Re “probably,” I don’t see it as the universal deodorant for overly sweeping statements that some might think it to be. :-) Let’s look at the first step in the chain: is Tassano conducting human subjects ‘research,’ illegal or not? Or is he simply wanting to get a better idea, in his own layperson’s (or enterpreneur’s) understanding, of how those who’ve used his product are doing? What are the legal characteristics that define human subjects research, vs. less formal questionnaires or people trying to satisfy curiosity, perhaps commercial curiosity, or any other manner of thing Tassano’s questionnaire might represent? Are people who have already purchased DCA and have been taking it voluntarily, and who are only later asked to report anecdotally, the types of individuals the government seeks to protect under the Common Rule? (E.g., is there a danger that Tassano will seek to use these results to enhance his credibility as a researcher or faculty member, or his eligiblity for future federal or private research grants, and will thus seek to minimize the dangers of his ‘study’ to prospective volunteers?) Are there decided/reported cases on the issue? From courts in the controlling jurisdictions? Have those decisions been praised/followed/criticized/distinguished/restricted by other courts? Law review articles? From prestigious reviews or lesser ones?

    I don’t think “probably” expresses the potential complexities of these issues, any more than you would think saying “DCA *probably* will prove helpful to cancer patients” would be an adequate corrective for the disregard of complex medical issues in that statement.

    Regarding HIPAA, there’s the basic assumption that it might possibly apply. Might it, or is Gramm-Leach-Bliley (GLB) more appropriate, or is it neither? If you’re not familiar with GLB, I’d say you’re in the situation that the legal knowledge you have is a hammer, so most legal issues are looking like nails to you. :-)

    Sorry for the long-winded answer – I know you said “point taken” – but heck, I get so few chances to hold forth about these things.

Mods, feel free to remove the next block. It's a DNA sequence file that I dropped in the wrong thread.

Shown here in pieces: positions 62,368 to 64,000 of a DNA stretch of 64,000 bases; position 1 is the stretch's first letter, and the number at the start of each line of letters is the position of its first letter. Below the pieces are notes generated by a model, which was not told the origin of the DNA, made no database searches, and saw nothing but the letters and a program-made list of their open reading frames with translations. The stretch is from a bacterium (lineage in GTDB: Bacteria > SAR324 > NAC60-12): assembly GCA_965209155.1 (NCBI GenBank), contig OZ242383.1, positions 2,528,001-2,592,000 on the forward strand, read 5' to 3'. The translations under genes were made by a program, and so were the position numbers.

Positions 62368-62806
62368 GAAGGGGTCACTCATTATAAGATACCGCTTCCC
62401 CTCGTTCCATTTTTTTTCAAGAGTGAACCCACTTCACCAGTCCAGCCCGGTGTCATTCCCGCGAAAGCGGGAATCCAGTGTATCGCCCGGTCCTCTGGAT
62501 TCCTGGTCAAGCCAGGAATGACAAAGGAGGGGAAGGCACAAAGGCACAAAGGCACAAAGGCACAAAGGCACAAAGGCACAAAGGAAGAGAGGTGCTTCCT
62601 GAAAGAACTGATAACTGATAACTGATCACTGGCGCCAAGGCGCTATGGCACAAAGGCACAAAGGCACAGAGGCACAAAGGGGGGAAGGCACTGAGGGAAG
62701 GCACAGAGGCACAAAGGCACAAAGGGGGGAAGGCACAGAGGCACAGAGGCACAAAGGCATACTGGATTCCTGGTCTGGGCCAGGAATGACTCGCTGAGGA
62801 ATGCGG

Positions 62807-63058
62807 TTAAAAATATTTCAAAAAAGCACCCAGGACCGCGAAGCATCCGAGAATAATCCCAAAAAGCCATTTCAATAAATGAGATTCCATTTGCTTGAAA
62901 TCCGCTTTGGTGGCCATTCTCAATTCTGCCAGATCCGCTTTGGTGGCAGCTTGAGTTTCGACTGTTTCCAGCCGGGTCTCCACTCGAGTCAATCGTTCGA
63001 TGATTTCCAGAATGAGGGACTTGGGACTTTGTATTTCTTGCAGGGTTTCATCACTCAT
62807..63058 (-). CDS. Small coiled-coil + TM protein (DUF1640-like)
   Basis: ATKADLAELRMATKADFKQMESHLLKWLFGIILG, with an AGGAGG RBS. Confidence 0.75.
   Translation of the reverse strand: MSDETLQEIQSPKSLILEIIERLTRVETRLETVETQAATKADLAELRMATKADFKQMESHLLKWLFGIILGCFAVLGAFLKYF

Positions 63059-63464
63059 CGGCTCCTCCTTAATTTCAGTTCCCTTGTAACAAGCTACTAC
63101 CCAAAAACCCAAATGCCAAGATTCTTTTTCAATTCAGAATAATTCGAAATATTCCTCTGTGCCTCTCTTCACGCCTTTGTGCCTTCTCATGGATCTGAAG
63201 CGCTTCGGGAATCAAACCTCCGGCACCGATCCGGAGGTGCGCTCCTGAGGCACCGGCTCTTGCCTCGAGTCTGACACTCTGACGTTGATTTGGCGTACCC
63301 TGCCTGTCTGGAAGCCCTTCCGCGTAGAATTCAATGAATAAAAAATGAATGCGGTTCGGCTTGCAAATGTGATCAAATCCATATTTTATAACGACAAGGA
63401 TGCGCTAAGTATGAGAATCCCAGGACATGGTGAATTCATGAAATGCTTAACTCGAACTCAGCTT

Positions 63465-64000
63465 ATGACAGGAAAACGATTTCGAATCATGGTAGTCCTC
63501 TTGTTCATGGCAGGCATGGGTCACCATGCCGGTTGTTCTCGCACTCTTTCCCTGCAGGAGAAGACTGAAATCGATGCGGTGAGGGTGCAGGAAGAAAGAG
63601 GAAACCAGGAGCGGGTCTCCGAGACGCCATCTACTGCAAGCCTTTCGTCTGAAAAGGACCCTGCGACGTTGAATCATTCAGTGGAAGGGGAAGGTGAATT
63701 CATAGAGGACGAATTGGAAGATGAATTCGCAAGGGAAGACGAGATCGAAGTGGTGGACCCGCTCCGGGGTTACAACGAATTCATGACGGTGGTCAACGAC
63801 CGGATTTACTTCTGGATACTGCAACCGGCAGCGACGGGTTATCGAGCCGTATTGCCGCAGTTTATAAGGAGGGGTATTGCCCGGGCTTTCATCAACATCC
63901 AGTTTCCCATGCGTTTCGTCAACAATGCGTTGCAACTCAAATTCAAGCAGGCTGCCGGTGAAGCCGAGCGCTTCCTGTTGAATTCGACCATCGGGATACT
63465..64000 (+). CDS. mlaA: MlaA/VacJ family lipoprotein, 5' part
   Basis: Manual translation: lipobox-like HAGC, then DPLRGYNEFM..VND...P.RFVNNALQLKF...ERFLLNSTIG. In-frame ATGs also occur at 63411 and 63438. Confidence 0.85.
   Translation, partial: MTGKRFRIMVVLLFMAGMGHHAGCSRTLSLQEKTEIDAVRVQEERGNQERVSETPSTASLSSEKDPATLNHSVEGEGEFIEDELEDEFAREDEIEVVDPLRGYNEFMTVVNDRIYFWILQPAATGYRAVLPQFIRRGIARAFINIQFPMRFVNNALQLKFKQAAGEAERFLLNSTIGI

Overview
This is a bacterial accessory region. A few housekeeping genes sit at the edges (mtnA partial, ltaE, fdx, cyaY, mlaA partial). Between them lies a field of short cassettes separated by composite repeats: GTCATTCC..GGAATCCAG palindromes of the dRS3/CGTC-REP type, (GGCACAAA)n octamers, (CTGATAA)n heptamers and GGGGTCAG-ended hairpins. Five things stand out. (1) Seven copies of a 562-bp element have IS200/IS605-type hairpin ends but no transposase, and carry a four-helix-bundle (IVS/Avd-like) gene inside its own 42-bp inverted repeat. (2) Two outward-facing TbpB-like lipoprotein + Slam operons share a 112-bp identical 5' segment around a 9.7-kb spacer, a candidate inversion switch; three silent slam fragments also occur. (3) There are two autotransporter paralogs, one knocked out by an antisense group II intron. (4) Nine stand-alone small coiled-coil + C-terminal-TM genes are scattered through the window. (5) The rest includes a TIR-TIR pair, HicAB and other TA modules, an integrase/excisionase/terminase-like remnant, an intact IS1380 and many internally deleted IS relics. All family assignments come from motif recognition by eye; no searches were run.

25. #25 Coin
    May 22, 2007

    I tried making a post in response to Jud on the subject of trying to tease out the legal definition of “human subjects research”, but I don’t really feel today like potentially making an idiot of myself in front of an actual lawyer (?), so [select all] [delete]. However, I do want to say this:

    After poking at Google, I am getting the impression that California does not have a universal legal requirement that research be subjected to an IRB, except (??) in the special cases when death certificates or stem cells are involved in the research.

    However, there is separate California legislation about research that involves human subjects, and I think it is worth glancing over to anyone interested in this discussion…

  26. #26 Chris Noble
    May 23, 2007

    I imagine that Tassano wants to have his cake and eat it too. He wants to collect evidence to support his claims but he doesn’t want to take responsibility for his actions. He’ll tell one story to his customers and another to the authorities.

    Here is another case of a “clinical trial” that all of a sudden isn’t a clinical trial when it suits.

  27. #27 Jud
    May 23, 2007

    Hi, Coin. Yeah, I’m an actual lawyer. I haven’t done a great deal in the area of human subjects research, beyond drawing up consent forms in one instance (adhering closely to specific requirements set out in HIPAA regulations) for patients receiving disease management services to share information on their progress for purposes of a study. (That study, by the way, did have an IRB.) But I am by no means any sort of expert on the legal requirements involved in human subjects research. Please take all comments I make in this thread in light of that state of knowledge (or lack of it).